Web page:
Adding Swap Space

Adding Swap Space

Sometimes it is necessary to add more swap space after installation. For example, you may upgrade the amount of RAM in your system from 128 MB to 256 MB, but there is only 256 MB of swap space. It might be advantageous to increase the amount of swap space to 512 MB if you perform memory-intense operations or run applications that require a large amount of memory.

You have three options: create a new swap partition, create a new swap file, or extend swap on an existing LVM2 logical volume. It is recommended that you extend an existing logical volume.

Extending Swap on an LVM2 Logical Volume

To extend an LVM2 swap logical volume (assuming /dev/VolGroup00/LogVol01 is the volume you want to extend):

  1. Disable swapping for the associated logical volume:
    # swapoff -v /dev/VolGroup00/LogVol01
  2. Resize the LVM2 logical volume by 256 MB:
    # lvm lvresize /dev/VolGroup00/LogVol01 -L +256M
  3. Format the new swap space:
    # mkswap /dev/VolGroup00/LogVol01
  4. Enable the extended logical volume:
    # swapon -va
  5. Test that the logical volume has been extended properly:
    # cat /proc/swaps # free

 Creating an LVM2 Logical Volume for Swap

To add a swap volume group (assuming /dev/VolGroup00/LogVol02 is the swap volume you want to add):
  1. Create the LVM2 logical volume of size 256 MB:
    # lvm lvcreate VolGroup00 -n LogVol02 -L 256M
  2. Format the new swap space:
    # mkswap /dev/VolGroup00/LogVol02
  3. Add the following entry to the /etc/fstab file:
    /dev/VolGroup00/LogVol02   swap     swap    defaults     0 0
  4. Enable the extended logical volume:
    # swapon -va
  5. Test that the logical volume has been extended properly:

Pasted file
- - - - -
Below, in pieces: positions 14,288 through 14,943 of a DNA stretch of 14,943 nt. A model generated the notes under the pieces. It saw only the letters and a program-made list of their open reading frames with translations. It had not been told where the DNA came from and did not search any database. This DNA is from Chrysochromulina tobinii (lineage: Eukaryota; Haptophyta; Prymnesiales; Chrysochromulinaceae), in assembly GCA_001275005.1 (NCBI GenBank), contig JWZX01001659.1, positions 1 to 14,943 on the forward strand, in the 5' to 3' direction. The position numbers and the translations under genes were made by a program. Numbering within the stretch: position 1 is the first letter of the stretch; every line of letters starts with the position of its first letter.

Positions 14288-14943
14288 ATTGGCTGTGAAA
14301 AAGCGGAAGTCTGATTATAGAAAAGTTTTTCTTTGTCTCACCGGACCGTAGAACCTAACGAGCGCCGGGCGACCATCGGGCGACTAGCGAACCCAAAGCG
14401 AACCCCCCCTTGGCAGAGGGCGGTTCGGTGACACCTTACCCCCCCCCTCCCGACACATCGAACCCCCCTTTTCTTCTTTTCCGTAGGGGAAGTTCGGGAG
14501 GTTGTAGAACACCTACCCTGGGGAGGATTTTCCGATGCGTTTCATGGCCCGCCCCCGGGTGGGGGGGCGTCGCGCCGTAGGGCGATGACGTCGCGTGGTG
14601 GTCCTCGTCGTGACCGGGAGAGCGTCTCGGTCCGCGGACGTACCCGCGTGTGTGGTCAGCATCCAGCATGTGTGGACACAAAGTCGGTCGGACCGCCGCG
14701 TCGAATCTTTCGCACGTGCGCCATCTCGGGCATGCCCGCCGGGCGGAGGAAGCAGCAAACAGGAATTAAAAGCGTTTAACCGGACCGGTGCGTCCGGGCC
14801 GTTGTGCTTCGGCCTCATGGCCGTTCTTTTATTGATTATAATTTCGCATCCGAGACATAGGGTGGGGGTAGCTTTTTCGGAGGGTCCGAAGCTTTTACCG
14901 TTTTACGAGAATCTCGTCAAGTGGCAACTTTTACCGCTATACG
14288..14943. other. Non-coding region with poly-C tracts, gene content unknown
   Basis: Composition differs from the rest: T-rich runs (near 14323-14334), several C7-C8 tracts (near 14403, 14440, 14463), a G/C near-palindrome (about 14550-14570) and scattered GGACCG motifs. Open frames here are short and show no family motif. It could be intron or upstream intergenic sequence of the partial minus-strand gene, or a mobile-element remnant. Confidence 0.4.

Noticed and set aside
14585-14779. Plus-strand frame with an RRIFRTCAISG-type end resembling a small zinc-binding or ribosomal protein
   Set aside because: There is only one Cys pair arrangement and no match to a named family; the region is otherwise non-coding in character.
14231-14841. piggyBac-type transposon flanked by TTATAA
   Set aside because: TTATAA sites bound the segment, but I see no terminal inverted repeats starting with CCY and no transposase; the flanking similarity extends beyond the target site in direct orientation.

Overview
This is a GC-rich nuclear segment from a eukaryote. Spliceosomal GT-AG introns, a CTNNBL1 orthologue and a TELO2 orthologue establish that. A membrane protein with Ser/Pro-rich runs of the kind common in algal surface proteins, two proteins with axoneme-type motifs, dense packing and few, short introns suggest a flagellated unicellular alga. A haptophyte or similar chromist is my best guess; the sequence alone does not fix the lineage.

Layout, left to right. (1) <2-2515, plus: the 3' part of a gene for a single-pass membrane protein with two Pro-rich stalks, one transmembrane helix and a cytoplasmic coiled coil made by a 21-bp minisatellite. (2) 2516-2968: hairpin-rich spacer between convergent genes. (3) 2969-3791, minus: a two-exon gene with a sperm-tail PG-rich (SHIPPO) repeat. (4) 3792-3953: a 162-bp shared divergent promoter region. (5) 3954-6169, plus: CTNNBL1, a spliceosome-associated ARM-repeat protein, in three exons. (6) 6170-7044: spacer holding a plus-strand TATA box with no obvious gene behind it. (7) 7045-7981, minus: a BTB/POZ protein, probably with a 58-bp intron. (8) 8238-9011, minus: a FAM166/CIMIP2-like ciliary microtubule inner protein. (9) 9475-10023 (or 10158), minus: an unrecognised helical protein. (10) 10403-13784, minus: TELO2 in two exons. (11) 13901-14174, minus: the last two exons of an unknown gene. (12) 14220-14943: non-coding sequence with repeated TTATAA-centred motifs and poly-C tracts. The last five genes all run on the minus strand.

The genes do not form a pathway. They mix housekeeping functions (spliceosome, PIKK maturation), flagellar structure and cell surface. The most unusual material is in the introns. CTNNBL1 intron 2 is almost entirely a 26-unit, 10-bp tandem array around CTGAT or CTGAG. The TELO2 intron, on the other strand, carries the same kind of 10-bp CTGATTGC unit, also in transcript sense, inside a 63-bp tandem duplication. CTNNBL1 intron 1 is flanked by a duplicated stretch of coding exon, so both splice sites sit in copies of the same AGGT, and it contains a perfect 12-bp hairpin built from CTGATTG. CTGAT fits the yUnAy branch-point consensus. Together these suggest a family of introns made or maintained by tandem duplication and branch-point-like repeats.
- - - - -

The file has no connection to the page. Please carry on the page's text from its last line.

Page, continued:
# cat /proc/swaps # free

Creating a Swap File

To add a swap file:
  1. Determine the size of the new swap file in megabytes and multiply by 1024 to determine the number of blocks. For example, the block size of a 64 MB swap file is 65536.
  2. At a shell prompt as root, type the following command with count being equal to the desired block size:
    dd if=/dev/zero of=/swapfile bs=1024 count=32768000
  3. Setup the swap file with the command:
    mkswap /swapfile
  4. To enable the swap file immediately but not automatically at boot time:
    swapon /swapfile
  5. To enable it at boot time, edit /etc/fstab to include the following entry:
    /swapfile          swap            swap    defaults        0 0

    The next time the system boots, it enables the new swap file.

  6. After adding the new swap file and enabling it, verify it is enabled by viewing the output of the commandcat /proc/swaps or free.

 

Procedure To Add a Swap File Under Linux

You need to use the dd command to create swap file. The mkswap command is used to set up a Linux swap area on a device or in a file.

Step #1: Login as the Root User

Open a terminal window (select Applications > Accessories > Terminal) or login to remote server using the ssh client. Switch to the root user by typing su – and entering the root password, when prompted

Step #2: Create Storage File

Type the following command to create 512MB swap file (1024 * 512MB = 524288 block size):
# dd if=/dev/zero of=/swapfile1 bs=1024 count=524288
Where,

  1. if=/dev/zero : Read from /dev/zero file. /dev/zero is a special file in that provides as many null characters to build storage file called /swapfile1.
  2. of=/swapfile1 : Read from /dev/zero write stoage file to /swapfile1.
  3. bs=1024 : Read and write 1024 BYTES bytes at a time.
  4. count=524288 : Copy only 523288 BLOCKS input blocks.

Step #3: Set Up a Linux Swap Area

Type the following command to set up a Linux swap area in a file:
# mkswap /swapfile1
Setup correct file permission for security reasons, enter:
# chown root:root /swapfile1
# chmod 0600 /swapfile1

A world-readable swap file is a huge local vulnerability. The above command make sure only root user can read/write to the file. Finally, activate /swapfile1 swap space immediately, enter:
# swapon /swapfile1

To activate /swapfile1 after Linux system reboot, add entry to /etc/fstab file. Open this file using a text editor such as vi:
# vi /etc/fstab

Append the following line:
/swapfile1 swap swap defaults 0 0
Save and close the file. Next time Linux comes up after reboot, it enables the new swap file for you automatically.

How do I Verify Swap is Activated or Not?

Simply use the free command:
$ free -m

Categories: linux

Comments are closed.